Incidentally, if you can covet your neighbour's wife, I imagine you can stare covetously at her breasts, too.:D But whether it captures patito any better than spellbound, drooling, yearning, or obsessively -- or my own thought at the moment, to stare hungrily at -- I don't know! I admit I like the humour of "They'd stare at my chest maniacally / like maniacs," but does patito have that same edge of pazzo?
     
    I cannot think of a better and more idiomatic verb than "drool" at the moment. I do not "covet" anything. I do not do anything "covetously" . Who "covets" anything in this day and age? That would be too biblical and too Christian, and not millions of people even know the word. I will have to stick with drool. (Not that I ever drool, you understand 😉).
    Come to think of it, how many people know the verb "drool"? (Sadly).
     
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    puli_dog

    Senior Member
    There are a million ways to put the idea into English, but what I'm curious about at the moment is whether the "fanatic / obsessed / maniac" patito is related to the "suffering" patito.
    Hi! 🙂
    Do you mean related in a general sense or precisely within this womans's sentence? Because in the latter case we should know first which one of the many nuances of "patito" offered in this thread (including the suffering hint and the etymology that I didn't know) our lady had in mind and whether she was familiar with all of them, since "faccia da patito" is an expression that, for instance, as a native I would not use in this context, given its odd flavour of "scrutiny by experts". Until then, we are speculating without a clue, I'm afraid.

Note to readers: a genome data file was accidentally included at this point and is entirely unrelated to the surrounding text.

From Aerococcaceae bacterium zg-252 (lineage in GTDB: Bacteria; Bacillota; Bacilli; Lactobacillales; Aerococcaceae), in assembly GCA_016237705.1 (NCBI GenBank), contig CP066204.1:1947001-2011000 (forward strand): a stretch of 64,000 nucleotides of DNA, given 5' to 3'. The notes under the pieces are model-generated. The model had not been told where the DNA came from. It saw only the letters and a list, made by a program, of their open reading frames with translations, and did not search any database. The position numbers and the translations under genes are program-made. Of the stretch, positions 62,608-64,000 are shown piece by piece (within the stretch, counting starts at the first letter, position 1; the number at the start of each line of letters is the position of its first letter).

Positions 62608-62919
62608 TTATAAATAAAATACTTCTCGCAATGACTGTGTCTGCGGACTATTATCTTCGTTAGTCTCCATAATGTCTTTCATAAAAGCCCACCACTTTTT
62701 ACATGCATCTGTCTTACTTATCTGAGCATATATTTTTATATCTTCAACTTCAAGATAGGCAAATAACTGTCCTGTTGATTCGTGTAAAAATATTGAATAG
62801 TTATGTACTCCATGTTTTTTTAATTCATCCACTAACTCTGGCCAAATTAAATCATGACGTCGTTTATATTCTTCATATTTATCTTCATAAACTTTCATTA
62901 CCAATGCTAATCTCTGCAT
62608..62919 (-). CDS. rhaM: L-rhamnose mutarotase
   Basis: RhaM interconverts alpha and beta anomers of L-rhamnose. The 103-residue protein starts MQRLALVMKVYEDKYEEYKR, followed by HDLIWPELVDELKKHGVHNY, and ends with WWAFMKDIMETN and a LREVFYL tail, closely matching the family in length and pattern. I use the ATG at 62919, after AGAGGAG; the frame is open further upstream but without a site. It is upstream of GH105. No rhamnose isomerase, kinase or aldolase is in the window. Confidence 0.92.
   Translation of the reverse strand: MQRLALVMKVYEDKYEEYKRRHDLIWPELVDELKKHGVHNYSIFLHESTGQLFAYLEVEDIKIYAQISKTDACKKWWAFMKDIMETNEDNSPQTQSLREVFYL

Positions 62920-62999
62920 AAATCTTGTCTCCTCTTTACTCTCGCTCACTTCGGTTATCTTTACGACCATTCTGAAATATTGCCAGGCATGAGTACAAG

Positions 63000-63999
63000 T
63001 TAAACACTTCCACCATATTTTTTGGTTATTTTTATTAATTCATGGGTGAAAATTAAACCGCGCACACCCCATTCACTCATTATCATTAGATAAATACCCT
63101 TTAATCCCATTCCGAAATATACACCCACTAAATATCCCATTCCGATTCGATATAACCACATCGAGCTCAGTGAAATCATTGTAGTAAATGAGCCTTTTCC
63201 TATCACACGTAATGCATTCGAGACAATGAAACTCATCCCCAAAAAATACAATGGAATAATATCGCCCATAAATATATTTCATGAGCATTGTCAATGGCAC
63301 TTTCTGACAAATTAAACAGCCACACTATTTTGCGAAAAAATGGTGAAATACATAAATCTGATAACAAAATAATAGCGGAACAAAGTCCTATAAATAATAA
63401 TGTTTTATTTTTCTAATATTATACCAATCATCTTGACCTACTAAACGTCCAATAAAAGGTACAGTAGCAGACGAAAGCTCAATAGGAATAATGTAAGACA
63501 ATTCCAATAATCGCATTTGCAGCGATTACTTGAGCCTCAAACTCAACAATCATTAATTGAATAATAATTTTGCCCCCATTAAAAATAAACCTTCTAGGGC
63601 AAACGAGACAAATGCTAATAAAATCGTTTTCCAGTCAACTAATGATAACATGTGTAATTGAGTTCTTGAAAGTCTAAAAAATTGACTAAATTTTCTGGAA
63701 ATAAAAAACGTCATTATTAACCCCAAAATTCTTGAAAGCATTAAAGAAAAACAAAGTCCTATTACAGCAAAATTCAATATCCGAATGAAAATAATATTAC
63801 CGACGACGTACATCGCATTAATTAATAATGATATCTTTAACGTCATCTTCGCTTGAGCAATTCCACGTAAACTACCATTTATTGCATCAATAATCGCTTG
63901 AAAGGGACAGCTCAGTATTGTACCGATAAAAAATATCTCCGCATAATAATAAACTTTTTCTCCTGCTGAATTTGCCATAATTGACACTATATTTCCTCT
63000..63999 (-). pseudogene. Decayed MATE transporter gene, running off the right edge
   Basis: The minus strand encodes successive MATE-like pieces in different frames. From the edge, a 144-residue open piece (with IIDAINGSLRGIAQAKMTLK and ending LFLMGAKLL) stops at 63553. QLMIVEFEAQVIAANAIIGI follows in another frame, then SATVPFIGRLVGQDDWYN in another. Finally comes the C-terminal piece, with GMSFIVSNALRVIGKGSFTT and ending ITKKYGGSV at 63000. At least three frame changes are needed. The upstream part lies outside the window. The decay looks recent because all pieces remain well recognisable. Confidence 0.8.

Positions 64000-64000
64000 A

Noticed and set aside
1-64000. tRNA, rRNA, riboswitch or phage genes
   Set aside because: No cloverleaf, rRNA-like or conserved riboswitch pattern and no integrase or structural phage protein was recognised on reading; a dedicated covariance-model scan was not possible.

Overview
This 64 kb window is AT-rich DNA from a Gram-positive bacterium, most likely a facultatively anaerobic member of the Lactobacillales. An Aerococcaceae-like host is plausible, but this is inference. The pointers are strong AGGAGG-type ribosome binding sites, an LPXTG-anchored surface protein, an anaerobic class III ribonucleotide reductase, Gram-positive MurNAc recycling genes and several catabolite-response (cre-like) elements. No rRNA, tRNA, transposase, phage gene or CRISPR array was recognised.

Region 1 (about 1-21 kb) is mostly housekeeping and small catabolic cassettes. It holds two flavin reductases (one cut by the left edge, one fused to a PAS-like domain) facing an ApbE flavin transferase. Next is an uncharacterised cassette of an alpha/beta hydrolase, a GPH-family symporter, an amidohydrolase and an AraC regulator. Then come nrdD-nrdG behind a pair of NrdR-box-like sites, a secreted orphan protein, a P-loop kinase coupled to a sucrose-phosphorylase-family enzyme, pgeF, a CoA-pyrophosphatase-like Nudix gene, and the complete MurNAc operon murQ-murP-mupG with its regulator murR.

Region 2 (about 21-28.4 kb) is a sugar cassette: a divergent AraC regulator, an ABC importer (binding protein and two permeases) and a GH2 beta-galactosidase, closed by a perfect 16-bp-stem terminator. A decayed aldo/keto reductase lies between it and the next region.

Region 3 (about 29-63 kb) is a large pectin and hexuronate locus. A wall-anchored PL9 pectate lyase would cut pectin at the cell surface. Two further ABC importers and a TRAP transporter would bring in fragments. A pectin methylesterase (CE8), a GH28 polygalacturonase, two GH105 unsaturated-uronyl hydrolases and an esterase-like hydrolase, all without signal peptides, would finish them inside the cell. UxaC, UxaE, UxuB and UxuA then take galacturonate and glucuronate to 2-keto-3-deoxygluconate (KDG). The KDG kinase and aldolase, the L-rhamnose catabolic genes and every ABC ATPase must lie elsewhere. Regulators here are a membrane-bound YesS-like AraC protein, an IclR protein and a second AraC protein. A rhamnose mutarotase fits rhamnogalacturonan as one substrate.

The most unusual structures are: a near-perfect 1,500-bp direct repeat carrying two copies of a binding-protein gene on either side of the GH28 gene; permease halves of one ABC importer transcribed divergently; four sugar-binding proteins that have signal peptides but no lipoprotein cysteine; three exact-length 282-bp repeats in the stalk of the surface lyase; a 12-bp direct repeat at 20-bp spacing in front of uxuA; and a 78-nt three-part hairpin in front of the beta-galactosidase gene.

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    theartichoke

    Senior Member
    English - Canada
    Hi! 🙂
    Do you mean related in a general sense or precisely within this womans's sentence? Because in the latter case we should know first which one of the many nuances of "patito" offered in this thread (including the suffering hint and the etymology that I didn't know) our lady had in mind and whether she was familiar with all of them, since "faccia da patito" is an expression that, for instance, as a native I would not use in this context, given its odd flavour of "scrutiny by experts". Until then, we are speculating without a clue, I'm afraid.
    Hey Puli! :) There's not much more to go on, I'm afraid. The speaker, who's been working as a kind of casual prostitute, is musing about why men find her attractive, and gives a brief description of her own physical appearance, including her seni prepotenti. She notes that that's what men notice most about her and are most taken by, and then we get this line. Next line is about something different.

    I did mean related in a general sense: i.e., whether the "enthusiastic fan" patito carried a flavour of the "suffering = yearning for" patito. I'm starting to get the sense that it doesn't. But throw in ohbice's maniacs and now your expert scrutinizers, and my conceptual field has just expanded again. :D I might just go for the maniacs. Pietruzzo's photo, with its vaguely maniacal stare, is giving me a good laugh this morning.